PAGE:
Concepts of 'Fairness'

This has been one of the hardest areas of the Long Finance Meta-Commerce programme to advance. When we began it appeared that 'fairness' was a universal construct. However, it soon became clear that fairness was very culturally embedded and interpreted. A simple example might be the 'Golden Rule'. The Golden Rule, or 'ethic of reciprocity' is a maxim found in many human cultures and religions. The positive version is "Do unto others as you would have them do unto you". The prohibitive version is "Don't do to others what you would not want others to do unto you."

The "Golden Rule" has been attributed to Jesus of Nazareth, who used it to summarize the Torah: "Do to others what you want them to do to you. This is the meaning of the law of Moses and the teaching of the prophets" (Matthew 7:12 NCV, see also Luke 6:31). That said, there are many examples in older texts of similar teachings.

However, these two versions are not the same:

  • One should treat others as one would like others to treat oneself (positive or directive form).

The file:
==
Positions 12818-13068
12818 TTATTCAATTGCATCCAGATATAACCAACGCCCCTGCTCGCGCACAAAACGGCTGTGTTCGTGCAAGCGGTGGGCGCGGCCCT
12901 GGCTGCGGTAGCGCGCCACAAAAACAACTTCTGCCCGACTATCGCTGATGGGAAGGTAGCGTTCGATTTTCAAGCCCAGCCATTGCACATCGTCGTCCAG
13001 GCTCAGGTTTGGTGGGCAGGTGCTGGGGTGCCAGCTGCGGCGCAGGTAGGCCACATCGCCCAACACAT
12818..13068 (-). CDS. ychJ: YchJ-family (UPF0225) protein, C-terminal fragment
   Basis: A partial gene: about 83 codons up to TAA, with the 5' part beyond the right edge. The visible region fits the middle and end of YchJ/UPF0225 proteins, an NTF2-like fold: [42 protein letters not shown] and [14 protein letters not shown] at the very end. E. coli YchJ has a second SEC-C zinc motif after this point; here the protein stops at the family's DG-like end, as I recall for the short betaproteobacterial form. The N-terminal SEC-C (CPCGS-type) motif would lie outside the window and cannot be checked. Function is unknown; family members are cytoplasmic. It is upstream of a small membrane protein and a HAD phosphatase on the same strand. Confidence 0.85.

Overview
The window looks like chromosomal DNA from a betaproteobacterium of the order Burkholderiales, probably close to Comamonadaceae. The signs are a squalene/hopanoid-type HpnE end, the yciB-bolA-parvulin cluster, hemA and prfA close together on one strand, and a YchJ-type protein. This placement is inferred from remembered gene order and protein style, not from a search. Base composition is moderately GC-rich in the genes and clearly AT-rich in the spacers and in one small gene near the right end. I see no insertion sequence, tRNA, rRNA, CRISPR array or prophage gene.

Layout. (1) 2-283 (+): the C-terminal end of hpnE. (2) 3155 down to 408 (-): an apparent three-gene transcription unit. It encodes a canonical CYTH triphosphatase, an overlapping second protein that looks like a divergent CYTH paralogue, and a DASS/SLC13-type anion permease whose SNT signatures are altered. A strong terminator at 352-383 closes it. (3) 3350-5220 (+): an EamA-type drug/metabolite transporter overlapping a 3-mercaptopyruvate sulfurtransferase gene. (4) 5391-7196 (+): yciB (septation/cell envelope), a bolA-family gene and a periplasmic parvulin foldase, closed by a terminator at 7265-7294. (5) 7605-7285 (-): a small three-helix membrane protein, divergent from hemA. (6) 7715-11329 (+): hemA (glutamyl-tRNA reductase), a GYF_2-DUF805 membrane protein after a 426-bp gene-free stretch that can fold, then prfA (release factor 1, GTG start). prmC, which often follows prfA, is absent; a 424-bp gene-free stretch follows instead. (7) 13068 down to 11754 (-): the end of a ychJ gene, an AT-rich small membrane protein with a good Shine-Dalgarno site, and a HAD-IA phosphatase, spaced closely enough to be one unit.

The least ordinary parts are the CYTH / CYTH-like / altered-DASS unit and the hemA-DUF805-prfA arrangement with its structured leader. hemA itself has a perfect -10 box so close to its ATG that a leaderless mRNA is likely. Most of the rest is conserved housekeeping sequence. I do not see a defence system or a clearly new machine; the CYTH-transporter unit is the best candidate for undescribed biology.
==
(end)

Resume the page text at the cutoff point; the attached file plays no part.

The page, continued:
• One should not treat others in ways that one would not like to be treated (negative or prohibitive form).

In the directive form one can "do good unto others". For example, "I'm taking your money to teach you a lesson about security". You can argue this is for the good of someone, but not the way that someone would like to be treated. And that's just for starters...

Anyway, we have tried to advance discussion over the years. Some notable highlights include:

Perhaps the most focused workshop was this, while we explored inequality as part of our Mythologue experiment, and we further explored some of the macro-economic issues in this extensive lecture (PDF). We have also suggested a research project for funding. For more information, please download the research brief.

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